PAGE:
As was rumoured, Copenhagen's Noma finally made it to the top of the global culinary tree yesterday with the announcement yesterday that it has been voted the world's best restaurant, as compiled by a number of chefs and food writers for Restaurant Magazine.
The head chef and owner is Rene Redzepi. It couldn't have happened to a nicer and more deserving man.
I have met Rene a few times, interviewed him for newspapers and on BBC radio, and been lucky enough to eat at Noma a couple of times. I have unbounded respect for what he has achieved at his understated, Modern Nordic-rustic dining room by the harbour in Copenhagen (I've also let him have walnuts from my garden, so can proudly boast to be an – occasional – Noma supplier). Rene stuck to his guns in sourcing his produce exclusively from the Nordic region, and taking a defiant stand against the hitherto global dominance of French cuisine in the rarefied field of 'fine dining'.
That wasn't easy in the early days when Danish food meant fried pork fat and herring and Copenhagen diners paying Noma-style prices expected sticky veal stock reductions, foie gras and all the fripperies of the Grande Tables of Paris, but he stuck at it and has slowly developed one of the most intellectually refined, principled and dazzling cuisines in the world.
He is a deserved successor to Ferran Adria (whose soon-to-close El Bulli drops a place to No2) and it's going to be fascinating to see how this modest and committed man adopts that mantle and exploits it (or not) to move his career and earnings forward in the next year or so.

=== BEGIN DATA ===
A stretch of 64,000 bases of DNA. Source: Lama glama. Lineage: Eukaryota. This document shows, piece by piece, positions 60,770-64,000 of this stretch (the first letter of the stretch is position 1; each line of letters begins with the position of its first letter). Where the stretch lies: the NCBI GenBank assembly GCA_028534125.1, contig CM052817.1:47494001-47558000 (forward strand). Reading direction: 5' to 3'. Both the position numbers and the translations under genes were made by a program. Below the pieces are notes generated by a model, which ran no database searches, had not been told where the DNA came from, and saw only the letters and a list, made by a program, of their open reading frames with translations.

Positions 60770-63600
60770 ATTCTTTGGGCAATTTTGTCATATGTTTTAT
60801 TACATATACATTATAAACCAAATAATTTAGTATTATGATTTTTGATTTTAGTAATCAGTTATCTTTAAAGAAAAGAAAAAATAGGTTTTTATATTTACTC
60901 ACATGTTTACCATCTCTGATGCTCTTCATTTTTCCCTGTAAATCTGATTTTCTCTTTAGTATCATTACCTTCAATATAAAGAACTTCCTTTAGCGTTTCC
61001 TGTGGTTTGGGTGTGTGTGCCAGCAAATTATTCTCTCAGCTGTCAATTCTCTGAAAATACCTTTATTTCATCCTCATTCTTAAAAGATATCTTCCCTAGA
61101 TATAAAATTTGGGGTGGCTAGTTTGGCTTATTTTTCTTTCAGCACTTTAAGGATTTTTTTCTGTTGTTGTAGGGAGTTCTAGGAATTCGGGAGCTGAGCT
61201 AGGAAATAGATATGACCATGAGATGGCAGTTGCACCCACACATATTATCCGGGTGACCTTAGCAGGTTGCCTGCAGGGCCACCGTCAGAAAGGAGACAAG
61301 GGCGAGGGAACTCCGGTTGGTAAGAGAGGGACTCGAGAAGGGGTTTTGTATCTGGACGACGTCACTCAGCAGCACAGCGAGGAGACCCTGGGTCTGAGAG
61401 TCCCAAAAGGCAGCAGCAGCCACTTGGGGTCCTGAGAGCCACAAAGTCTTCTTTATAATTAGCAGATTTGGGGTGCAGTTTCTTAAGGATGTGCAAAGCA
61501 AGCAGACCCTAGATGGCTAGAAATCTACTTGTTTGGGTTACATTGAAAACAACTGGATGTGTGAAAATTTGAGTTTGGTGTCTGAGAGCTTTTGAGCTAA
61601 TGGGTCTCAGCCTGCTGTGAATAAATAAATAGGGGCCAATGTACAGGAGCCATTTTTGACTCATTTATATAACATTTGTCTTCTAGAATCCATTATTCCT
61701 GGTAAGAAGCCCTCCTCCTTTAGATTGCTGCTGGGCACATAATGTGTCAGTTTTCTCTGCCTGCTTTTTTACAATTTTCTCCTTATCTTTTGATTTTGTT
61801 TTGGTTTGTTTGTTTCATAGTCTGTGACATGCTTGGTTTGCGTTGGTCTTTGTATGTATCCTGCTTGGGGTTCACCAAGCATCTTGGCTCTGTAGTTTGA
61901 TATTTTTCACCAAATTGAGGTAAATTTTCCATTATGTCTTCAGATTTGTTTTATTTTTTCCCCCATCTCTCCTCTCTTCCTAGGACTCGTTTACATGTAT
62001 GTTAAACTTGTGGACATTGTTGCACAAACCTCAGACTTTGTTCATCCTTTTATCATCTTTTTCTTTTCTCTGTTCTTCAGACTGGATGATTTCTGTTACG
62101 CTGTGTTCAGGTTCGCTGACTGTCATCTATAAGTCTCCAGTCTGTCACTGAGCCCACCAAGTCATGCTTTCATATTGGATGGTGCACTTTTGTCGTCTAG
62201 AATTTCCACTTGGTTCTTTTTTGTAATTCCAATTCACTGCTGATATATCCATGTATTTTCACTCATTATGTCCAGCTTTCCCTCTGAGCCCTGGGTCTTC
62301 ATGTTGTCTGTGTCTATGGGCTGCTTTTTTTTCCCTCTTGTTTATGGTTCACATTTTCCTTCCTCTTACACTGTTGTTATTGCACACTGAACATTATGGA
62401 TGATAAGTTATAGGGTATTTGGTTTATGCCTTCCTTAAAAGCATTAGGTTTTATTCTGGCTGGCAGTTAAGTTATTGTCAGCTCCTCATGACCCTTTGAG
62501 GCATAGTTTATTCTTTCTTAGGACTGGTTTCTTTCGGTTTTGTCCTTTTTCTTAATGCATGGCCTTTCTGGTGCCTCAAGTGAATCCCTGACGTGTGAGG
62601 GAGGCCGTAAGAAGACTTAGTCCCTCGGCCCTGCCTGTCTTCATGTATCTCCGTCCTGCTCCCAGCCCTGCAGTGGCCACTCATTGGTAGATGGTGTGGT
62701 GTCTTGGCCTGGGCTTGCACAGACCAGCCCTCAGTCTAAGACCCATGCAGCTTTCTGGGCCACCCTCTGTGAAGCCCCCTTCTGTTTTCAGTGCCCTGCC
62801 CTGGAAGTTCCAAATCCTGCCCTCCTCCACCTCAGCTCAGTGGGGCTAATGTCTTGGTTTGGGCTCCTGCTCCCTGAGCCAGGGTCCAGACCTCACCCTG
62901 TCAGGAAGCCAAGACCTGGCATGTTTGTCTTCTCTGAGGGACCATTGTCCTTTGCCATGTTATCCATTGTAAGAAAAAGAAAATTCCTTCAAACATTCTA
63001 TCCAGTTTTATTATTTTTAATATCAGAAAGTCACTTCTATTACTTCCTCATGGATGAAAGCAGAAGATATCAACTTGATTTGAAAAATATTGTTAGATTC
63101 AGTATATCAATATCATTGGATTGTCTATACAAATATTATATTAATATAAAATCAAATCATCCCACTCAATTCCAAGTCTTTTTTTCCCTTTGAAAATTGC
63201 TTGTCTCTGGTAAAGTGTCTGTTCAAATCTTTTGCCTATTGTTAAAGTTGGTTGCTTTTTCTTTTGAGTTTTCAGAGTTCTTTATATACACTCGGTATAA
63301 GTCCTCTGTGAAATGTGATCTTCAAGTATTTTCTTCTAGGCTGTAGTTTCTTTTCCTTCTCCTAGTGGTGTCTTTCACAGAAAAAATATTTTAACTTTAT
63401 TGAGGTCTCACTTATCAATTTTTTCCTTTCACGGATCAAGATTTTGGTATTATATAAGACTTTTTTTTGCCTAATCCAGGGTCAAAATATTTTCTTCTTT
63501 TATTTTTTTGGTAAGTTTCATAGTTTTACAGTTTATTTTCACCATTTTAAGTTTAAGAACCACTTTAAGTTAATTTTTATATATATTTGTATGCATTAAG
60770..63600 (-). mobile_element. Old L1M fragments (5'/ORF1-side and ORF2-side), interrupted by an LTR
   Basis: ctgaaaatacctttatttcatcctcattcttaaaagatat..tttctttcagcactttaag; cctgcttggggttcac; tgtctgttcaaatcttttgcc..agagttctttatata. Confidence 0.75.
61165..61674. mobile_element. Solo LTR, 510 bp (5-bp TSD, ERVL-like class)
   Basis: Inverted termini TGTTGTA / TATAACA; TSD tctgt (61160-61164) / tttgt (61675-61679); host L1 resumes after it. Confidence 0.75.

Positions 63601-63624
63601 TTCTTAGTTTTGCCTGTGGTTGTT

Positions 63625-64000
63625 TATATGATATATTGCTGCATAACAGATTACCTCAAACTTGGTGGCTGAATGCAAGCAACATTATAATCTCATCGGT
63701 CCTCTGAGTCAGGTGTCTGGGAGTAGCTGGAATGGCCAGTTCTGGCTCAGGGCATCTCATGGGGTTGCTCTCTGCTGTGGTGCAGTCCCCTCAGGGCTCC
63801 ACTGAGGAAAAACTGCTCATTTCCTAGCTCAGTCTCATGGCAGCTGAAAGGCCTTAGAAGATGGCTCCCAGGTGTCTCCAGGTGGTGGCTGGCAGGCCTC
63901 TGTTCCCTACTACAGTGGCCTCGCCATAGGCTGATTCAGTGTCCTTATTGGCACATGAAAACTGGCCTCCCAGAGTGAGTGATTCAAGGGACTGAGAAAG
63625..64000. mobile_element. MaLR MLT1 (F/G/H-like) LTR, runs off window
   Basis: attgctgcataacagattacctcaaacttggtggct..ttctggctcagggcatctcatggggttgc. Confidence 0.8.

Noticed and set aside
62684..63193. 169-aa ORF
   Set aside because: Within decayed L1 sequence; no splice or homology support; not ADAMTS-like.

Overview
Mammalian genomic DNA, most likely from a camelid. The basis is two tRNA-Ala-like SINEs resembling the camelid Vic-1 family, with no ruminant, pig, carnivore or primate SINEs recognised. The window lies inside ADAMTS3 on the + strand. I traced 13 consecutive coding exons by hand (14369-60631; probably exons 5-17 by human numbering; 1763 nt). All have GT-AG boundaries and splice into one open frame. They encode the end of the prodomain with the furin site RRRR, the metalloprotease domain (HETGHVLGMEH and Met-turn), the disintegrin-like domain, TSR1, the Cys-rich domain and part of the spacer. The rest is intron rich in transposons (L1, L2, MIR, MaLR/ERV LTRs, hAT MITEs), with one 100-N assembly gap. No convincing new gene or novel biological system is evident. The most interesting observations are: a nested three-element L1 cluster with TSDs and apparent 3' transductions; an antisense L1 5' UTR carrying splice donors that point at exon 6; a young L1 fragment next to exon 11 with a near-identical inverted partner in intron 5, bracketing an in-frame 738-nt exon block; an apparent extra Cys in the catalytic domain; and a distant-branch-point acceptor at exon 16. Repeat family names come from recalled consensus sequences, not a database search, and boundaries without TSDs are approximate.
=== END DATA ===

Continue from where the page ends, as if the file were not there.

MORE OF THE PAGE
In other words, is he going to sell out and launch a range of ready meals and product endorsements in the manner of Heston with Little Chef and Haagen Daz ice cream?
Somehow I doubt it, but I wouldn't blame him if he did. He has a beautiful young family and lives a far from lavish lifestyle. A man at the very top of a punishingly competitive and demanding profession, he deserves all the rewards that this new found glory can bring.
Now the 'but'. You could sense it coming, couldn't you?
I have no 'buts' about Noma's food being the world's best (assuming we agree that something as subjective as food can be judged like that), but if I had to come up with a criticism it would be that Noma is just not a match for the greatest restaurants in Tokyo, New York, Paris or London in terms of atmosphere, decor or its sense of drama. I am sure Rene would argue that the subdued, understated nature of his dining room focusses attention on the food, and that the food deserves your attention is beyond doubt. And who am I to argue with him? So I won't.
The next but is my perennial bleating about the list's perplexing blind spot regarding Japanese restaurants. In the last list they claimed that London's Nobu was the best Japanese restaurant in the world, which is like saying Cafe Rouge is the best French restaurant in the world. This time round, Nobu is nowhere to be seen, and at least the top Japanese restaurant is actually in Japan – Les Creations de Narisawa, in Aoyama.
Narisawa is a tremendous cook (I tried his soil soup once, and was stunned – in a good way) but his is a Japanese-French fusion restaurant which, again, is a little odd. Surely there is a place in the top ten for one of the great kaiseki restaurants of Kyoto or Tokyo. Or perhaps many of the San Pelligrino judges don't really 'get' the beauty, seasonality, flavours and techniques of Japanese haute cuisine. In which case, what business do they have judging an international restaurant ranking?
Anyhoo, I'm going to be eating at the No48 on the new list at the weekend – it's Ryugin and, I am pleased to say, serves wholly Japanese cuisine.
I'll let you know how it was next week.